Findings are mixed regarding the potential to improve older adults’ cognitive ability via training and activity interventions. One novel sensitive outcome may be intraindividual variability (IIV) in cognitive speed, or moment-to-moment changes in a person’s performance. The present paper evaluated if participants who participated in a moderate physical activity intervention showed a reduction in IIV, compared to a successful aging education control group.
For approximately 2.6 years, sedentary adults aged 70-90 years participated in the Lifestyle Interventions and Independence for Elders (LIFE) Study (n = 1635), a multi-site Phase 3 randomized controlled trial to reduce major mobility disability. They completed four reaction-time tests at baseline and at approximately 24 months post-test.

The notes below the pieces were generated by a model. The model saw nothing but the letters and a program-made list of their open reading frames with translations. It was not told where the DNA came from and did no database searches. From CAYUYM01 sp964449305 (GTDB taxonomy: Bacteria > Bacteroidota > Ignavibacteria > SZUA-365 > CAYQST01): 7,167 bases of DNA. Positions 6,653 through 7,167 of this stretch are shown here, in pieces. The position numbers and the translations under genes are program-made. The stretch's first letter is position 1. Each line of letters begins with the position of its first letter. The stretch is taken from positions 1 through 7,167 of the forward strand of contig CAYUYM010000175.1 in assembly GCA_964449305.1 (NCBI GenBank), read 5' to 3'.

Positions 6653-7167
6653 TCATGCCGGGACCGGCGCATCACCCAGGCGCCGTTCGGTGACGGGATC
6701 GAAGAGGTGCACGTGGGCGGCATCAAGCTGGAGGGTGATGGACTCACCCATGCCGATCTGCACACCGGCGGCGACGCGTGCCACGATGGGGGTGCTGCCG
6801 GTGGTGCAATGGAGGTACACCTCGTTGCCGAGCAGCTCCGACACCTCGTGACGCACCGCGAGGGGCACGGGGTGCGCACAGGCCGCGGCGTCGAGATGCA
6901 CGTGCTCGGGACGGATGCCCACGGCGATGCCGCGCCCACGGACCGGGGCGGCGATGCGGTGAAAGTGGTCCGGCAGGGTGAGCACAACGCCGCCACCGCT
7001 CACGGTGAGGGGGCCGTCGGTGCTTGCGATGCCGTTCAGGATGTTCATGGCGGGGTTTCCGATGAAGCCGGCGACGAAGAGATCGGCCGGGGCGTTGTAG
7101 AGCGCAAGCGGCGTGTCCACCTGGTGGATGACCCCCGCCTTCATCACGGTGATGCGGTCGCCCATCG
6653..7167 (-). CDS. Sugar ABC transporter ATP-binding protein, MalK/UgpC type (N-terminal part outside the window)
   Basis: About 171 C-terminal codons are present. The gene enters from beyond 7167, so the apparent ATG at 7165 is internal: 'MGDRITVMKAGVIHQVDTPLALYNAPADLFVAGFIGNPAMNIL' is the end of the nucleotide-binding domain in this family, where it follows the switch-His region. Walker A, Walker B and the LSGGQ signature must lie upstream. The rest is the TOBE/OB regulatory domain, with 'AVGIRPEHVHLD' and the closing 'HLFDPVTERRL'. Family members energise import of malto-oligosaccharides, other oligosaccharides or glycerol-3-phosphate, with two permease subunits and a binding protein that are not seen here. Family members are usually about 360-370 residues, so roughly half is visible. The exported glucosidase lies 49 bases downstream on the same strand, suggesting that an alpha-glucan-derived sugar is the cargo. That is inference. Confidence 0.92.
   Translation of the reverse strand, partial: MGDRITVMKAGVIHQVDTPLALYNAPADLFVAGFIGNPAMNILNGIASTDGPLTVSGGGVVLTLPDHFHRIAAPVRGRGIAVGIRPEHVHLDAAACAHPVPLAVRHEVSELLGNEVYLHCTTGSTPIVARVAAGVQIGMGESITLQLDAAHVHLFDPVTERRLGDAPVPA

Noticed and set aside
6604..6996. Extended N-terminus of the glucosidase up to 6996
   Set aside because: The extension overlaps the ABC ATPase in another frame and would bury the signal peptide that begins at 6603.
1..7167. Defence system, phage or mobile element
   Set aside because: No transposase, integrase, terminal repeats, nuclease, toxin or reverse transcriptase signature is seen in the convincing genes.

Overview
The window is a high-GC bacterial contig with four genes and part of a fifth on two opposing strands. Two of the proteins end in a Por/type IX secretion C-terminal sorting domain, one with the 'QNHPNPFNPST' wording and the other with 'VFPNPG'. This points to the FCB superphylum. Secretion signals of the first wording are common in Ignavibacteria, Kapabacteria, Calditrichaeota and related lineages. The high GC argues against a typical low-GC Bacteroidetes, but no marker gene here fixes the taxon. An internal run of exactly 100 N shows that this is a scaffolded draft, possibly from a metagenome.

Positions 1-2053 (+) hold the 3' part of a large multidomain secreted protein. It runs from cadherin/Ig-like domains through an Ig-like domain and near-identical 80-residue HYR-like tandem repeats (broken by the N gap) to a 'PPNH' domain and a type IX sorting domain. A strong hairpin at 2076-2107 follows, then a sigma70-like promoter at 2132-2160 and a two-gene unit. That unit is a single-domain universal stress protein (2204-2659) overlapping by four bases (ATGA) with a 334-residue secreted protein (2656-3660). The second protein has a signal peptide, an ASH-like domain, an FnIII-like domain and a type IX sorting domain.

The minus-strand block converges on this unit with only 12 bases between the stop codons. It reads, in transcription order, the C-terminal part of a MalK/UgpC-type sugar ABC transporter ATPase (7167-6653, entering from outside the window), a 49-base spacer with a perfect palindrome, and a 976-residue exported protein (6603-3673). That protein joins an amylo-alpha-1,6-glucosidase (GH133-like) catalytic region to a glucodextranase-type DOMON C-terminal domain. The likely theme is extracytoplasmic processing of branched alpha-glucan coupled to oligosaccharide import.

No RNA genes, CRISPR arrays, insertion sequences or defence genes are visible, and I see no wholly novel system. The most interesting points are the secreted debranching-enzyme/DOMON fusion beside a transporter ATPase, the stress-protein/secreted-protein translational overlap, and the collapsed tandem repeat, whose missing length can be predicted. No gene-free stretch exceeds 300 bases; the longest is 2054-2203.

Analyses were conducted following both the intent-to-treat principle and complier average casual effect modeling. Results indicated that participants in the physical activity group did not show a reduction in their IIV.
The lack of a significant reduction in IIV may be due to the mild nature of the physical activity program and the cognitively healthy sample. It is also possible that other types of lifestyle activity interventions (e.g., social and cognitive engagement) can elicit reductions in IIV for older adults.